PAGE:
Human cancers are shown to have genetic alterations in components of multiple, intersecting signaling pathways, or networks, that are selected over several generations of cell division and support survival, growth, and invasion of the cancer cell. These genetic alterations afford the cancer cell a malignant phenotype, which results in the formation and maintenance of a tumor. We believe that targeting these critical components and signaling pathways, either singly or in combination, could provide more effective drugs and improve outcomes for cancer patients. We are developing small molecule drug candidates that are designed and discovered internally or acquired through license, which target a number of critical components and pathways altered in different human cancers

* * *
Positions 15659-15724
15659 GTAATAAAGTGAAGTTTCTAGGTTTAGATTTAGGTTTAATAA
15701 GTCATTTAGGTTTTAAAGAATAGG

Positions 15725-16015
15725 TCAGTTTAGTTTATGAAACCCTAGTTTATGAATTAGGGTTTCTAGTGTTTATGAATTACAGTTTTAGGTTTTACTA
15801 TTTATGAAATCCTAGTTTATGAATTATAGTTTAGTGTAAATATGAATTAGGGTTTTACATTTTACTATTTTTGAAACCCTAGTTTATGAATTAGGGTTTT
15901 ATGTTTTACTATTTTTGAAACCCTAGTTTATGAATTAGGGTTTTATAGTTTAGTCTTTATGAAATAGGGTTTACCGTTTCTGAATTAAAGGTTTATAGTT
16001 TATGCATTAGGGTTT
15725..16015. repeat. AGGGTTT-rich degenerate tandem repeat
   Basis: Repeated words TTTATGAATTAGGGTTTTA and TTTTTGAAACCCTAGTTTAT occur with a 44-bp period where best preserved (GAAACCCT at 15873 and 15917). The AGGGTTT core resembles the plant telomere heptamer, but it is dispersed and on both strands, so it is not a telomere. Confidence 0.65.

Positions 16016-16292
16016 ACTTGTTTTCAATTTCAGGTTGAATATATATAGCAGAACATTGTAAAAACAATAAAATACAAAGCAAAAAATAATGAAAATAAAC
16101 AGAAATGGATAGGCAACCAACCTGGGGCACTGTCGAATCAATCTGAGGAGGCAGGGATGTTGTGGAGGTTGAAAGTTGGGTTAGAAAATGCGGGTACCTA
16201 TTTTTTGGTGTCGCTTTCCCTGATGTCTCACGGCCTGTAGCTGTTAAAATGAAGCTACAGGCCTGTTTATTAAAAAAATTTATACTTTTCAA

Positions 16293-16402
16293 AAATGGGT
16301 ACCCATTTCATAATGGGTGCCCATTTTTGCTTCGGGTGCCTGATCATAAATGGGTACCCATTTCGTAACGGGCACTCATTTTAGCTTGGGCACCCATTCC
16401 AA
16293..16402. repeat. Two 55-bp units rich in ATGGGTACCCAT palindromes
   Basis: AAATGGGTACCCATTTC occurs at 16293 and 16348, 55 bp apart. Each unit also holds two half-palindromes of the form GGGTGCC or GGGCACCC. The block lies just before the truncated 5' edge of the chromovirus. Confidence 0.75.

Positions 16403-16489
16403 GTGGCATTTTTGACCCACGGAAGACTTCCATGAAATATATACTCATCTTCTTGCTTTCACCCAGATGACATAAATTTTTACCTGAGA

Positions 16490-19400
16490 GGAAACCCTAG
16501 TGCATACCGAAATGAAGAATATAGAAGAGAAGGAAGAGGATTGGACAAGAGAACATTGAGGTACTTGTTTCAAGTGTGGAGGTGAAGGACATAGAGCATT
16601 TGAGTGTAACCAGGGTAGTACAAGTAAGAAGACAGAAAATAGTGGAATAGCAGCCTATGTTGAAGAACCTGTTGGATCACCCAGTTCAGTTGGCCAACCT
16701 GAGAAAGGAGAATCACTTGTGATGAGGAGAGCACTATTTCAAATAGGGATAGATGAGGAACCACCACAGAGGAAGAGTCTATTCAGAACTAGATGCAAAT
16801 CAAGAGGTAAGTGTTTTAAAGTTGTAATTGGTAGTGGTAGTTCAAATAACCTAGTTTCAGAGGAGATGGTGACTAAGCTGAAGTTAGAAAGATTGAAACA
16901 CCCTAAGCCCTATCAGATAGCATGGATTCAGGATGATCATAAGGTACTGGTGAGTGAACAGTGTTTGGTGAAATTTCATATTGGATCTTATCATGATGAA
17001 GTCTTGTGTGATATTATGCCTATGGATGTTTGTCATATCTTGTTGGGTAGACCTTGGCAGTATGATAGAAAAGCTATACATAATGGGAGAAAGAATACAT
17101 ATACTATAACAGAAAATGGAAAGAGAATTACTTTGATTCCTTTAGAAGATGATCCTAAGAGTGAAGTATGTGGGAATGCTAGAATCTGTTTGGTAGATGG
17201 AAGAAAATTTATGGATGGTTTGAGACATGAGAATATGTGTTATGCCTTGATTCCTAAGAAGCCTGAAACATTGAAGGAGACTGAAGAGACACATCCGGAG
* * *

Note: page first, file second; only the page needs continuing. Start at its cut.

Curis is developing several proprietary clinical-stage small molecules in testing for various cancers, including antagonist of IAP proteins CUDC-427, dual PI3K and HDAC inhibitor CUDC-907 and EGFR/Her2 and HDAC inhibitor CUDC-101.
Curis’ collaborator Genentech (Roche) is commercializing Hedgehog pathway inhibitor Erivedge® (vismodegib) in the U.S. for advanced basal cell carcinoma. Roche continues to seek approvals for Erivedge in several different territories in this lead indication and is also testing Erivedge in less severe forms of BCC. Several additional clinical studies are ongoing under collaborations between Genentech and the National Cancer Institute and independent study investigators.
Curis licensee Debiopharm is also conducting clinical studies on HSP90 inhibitor Debio 0932 in patients with advanced lung cancer and expects to initiate additional testing in patients with renal cell carcinoma during the second half of 2013.